Practical Object Oriented Design in Ruby
by Sandi Metz
This book was the best thing I read about software development all year. I had avoided reading it for a while because I'm not fond of Ruby, but decided to make a go of it after hearing Sandi speak on a couple of podcasts and conference talks she gave on the same topic. This book has made me much more conscious of the design decisions I make in my code, and how to write unit tests that are a help, not a hindrance. I'm looking forward to seeing how things evolve as I try to apply the techniques in production code.
With clear examples and explanations, Sandi covers how to design unit tests to make code easy to change; composition versus inheritance; designing good APIs for your objects; how to avoid writing big, hard to change classes by writing lots of small, easy to change classes; and more, all while weaving in all the SOLID principles using concrete examples. This book has excellent content and delivery; in my mind it's a model example for how to write a technical book that is engaging and useful.
by Ryan Roemer
Nothing in this book is extraneous; you are given a list of tools to use and shown how to use them to test your code. If you're starting to do more front end development and want to be effective quickly, pick up this book and get started.
I also started several technical books but didn't finish them.
Building Backbone Plugins
by Derick Bailey and Jerome Gravel-Niquet
Derick Bailey wrote the Marrionette.js framework, which sits on top of backbone.js, taking care of some of the boilerplate code that you often need when working directly with backbone.js. I may yet finish this book before the end of the year, which is a pretty good sign considering I'm meant to be on vacation. The book takes you through examples of extracting code from applications written with backbone.js into plugins. It basically exposes the author's thinking as he wrote Marrionette.js. Tentatively recommended, as I haven't finished reading it yet.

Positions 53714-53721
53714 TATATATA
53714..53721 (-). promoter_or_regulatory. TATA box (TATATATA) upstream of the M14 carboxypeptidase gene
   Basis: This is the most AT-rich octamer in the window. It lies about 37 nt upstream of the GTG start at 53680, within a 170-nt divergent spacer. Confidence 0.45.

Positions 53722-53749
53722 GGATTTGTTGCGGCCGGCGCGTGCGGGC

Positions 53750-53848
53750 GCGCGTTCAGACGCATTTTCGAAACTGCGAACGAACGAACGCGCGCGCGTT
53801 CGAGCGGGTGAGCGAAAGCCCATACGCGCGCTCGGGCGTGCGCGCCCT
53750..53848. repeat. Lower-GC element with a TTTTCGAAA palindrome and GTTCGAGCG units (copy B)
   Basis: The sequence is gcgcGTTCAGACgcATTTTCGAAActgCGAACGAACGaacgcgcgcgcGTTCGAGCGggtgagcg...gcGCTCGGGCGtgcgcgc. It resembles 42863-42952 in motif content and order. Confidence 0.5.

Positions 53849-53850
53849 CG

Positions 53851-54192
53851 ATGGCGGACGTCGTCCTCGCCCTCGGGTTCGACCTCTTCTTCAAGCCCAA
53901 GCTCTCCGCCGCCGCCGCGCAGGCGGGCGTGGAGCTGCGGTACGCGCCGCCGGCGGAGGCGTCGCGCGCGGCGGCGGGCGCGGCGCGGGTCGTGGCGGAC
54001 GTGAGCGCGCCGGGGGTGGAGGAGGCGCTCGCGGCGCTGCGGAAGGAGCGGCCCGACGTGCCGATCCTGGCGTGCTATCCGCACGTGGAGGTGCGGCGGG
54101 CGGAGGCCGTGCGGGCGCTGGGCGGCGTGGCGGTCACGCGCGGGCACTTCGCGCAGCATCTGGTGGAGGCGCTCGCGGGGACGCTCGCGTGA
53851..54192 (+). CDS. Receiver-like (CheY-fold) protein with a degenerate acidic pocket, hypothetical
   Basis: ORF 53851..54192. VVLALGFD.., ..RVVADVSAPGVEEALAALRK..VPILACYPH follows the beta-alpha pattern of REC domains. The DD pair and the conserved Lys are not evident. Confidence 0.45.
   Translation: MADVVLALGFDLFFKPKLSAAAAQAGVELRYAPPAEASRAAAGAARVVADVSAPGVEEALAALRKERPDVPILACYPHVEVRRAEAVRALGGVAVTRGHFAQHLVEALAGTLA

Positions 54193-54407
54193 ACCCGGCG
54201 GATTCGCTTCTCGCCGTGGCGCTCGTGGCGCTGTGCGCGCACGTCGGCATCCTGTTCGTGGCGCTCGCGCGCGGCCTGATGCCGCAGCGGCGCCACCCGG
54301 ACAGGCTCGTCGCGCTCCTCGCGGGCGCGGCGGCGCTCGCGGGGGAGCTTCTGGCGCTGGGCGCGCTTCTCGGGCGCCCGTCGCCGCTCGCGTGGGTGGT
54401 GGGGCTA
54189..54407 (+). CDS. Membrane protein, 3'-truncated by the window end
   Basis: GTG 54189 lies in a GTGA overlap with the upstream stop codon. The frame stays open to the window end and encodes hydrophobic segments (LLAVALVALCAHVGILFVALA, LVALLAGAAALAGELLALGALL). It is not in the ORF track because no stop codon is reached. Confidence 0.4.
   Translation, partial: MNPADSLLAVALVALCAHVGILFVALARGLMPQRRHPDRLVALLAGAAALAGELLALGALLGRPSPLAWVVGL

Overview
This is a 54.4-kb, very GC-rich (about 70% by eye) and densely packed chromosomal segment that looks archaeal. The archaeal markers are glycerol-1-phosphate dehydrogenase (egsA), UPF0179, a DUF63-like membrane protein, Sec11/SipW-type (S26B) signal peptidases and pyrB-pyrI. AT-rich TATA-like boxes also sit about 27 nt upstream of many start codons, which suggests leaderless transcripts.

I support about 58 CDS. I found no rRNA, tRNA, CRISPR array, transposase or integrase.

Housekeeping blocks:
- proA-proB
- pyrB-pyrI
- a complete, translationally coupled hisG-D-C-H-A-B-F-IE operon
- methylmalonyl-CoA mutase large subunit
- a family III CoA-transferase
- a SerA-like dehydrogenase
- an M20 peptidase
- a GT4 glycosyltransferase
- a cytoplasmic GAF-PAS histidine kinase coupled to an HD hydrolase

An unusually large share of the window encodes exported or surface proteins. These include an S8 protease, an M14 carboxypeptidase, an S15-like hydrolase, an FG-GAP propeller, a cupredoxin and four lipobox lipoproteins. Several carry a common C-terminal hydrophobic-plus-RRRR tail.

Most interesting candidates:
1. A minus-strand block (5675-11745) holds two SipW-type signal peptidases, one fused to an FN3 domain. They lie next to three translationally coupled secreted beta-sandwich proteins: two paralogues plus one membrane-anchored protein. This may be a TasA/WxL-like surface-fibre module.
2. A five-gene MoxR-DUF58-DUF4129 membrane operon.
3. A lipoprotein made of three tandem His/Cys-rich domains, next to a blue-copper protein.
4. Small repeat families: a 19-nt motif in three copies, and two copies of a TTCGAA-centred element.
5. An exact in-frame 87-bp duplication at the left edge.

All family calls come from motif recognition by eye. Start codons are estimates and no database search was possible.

by Tom Stuart
I dropped this book because I was reading a lot of stuff related to my dayjob, and I didn't have the time or mental bandwidth to follow all the threads simultaneously. I plan to complete this one in 2015. Again, it's a book written in Ruby, but I was working on the exercises using Python. This actually helped me understand the content better. The translation from Ruby to Python meant I wasn't so fixated on the implementation, and I learned some things about Python, too. Great book so far.
by Nicholas C. Zakas
Mastering Object Oriented Python
by Steven F. Lott
Another long, dry but complete book. This was recommended as a good way to level up my Python skills. I put it down after reading the first couple of chapters because I was already familiar with the material. However, I think it's worth giving it another more serious shot. It looks like later chapters deal with some more obscure material.
I am very surprised to find I have only finished two programming books this year (out of a total of thirty-something books). I feel like I've done so much technical reading this year. I think the fact is that I just read a lot of blog posts and news. Also, I started several technical books and never finished them. I think there are two reasons for this: either I dropped a book for something more directly related to my dayjob, or the barrier to reading and taking notes was just too high. Turns out, I really don't like reading technical books in a digital format. I want to highlight, make notes in the margin and engage with the material. I need a physical book to do that. Next year I'll try to buy more physical copies of technical books in the hope that I get through more of them.